Why Isn’t Your Roof White Already?

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Studies are showing that most—but not all–Americans should be following U.S. Secretary of Energy Steve Chu’s recommendation that people paint their roofs white. On hot days, it’s 20 percent or more cheaper to air-condition a house with a white roof rather than a traditional charcoal-colored asphalt roof. It’s another simple solution for saving money.

If you’re consuming less energy, it obviously saves you some cash, and it also cuts back on carbon dioxide emissions. The Times explains the science:

The physics behind cool roofs is simple. Solar energy delivers both light and heat, and the heat from sunlight is readily absorbed by dark colors. (An asphalt roof in New York can rise to 180 degrees on a hot summer day.) Lighter colors, however, reflect back a sizable fraction of the radiation, helping to keep a building — and, more broadly, the city and Earth — cooler. They also re-emit some of the heat they absorb.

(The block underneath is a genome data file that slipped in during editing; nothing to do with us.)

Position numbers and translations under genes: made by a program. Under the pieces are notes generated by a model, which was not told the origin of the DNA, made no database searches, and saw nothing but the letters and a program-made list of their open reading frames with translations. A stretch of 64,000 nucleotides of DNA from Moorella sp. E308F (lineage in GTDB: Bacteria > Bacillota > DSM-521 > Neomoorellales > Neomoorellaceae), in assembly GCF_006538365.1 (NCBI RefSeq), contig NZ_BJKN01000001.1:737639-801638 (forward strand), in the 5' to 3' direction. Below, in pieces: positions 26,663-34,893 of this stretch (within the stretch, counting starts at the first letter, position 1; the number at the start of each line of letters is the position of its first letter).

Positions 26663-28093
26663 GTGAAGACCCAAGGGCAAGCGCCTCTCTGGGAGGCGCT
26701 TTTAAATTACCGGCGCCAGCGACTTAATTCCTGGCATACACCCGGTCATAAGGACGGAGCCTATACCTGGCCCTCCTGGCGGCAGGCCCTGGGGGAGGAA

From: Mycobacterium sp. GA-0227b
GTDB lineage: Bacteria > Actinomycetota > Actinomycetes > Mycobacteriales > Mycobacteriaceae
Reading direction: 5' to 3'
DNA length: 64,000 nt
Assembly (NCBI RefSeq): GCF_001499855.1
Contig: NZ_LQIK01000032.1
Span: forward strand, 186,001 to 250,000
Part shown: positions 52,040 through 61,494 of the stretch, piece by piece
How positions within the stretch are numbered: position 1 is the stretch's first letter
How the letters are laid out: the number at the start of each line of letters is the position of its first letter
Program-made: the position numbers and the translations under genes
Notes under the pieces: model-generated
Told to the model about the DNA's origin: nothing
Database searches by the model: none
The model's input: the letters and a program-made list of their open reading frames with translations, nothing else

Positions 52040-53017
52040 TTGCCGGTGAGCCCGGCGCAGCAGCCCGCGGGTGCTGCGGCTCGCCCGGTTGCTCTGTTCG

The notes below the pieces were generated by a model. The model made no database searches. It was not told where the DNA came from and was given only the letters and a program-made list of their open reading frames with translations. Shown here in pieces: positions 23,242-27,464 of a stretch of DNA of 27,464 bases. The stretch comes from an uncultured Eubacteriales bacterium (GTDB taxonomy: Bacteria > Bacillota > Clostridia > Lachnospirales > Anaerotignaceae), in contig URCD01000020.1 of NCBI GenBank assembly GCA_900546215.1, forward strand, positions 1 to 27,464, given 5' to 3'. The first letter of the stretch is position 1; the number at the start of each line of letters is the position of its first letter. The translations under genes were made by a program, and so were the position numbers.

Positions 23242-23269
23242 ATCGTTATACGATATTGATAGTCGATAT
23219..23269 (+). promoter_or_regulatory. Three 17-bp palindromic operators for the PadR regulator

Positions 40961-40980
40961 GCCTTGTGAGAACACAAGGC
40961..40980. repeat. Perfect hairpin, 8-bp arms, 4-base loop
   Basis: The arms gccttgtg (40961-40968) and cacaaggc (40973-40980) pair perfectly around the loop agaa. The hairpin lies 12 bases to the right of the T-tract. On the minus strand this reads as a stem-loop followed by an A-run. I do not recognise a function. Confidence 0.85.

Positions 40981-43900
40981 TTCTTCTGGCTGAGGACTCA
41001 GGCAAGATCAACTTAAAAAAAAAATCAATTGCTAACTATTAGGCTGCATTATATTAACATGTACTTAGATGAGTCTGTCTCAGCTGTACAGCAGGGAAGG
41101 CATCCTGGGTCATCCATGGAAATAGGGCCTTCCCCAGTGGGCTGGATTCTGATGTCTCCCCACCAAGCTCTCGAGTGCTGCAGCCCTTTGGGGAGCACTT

But a white roof might not be for everyone. A dark roof is exactly what you want in northerly locales in the winter, when you’re trying to attract the heat and lessen the cost of heating your home:

Some roofing specialists and architects argue that supporters fail to account for climate differences or the complexities of roof construction. In cooler climates, they say, reflective roofs can mean higher heating bills.

Scientists acknowledge that the extra heating costs may outweigh the air-conditioning savings in cities like Detroit or Minneapolis.
But for most types of construction, they say, light roofs yield significant net benefits as far north as New York or Chicago.

Although those cities have cold winters, they are heat islands in the summer, with hundreds of thousands of square feet of roof surface absorbing energy.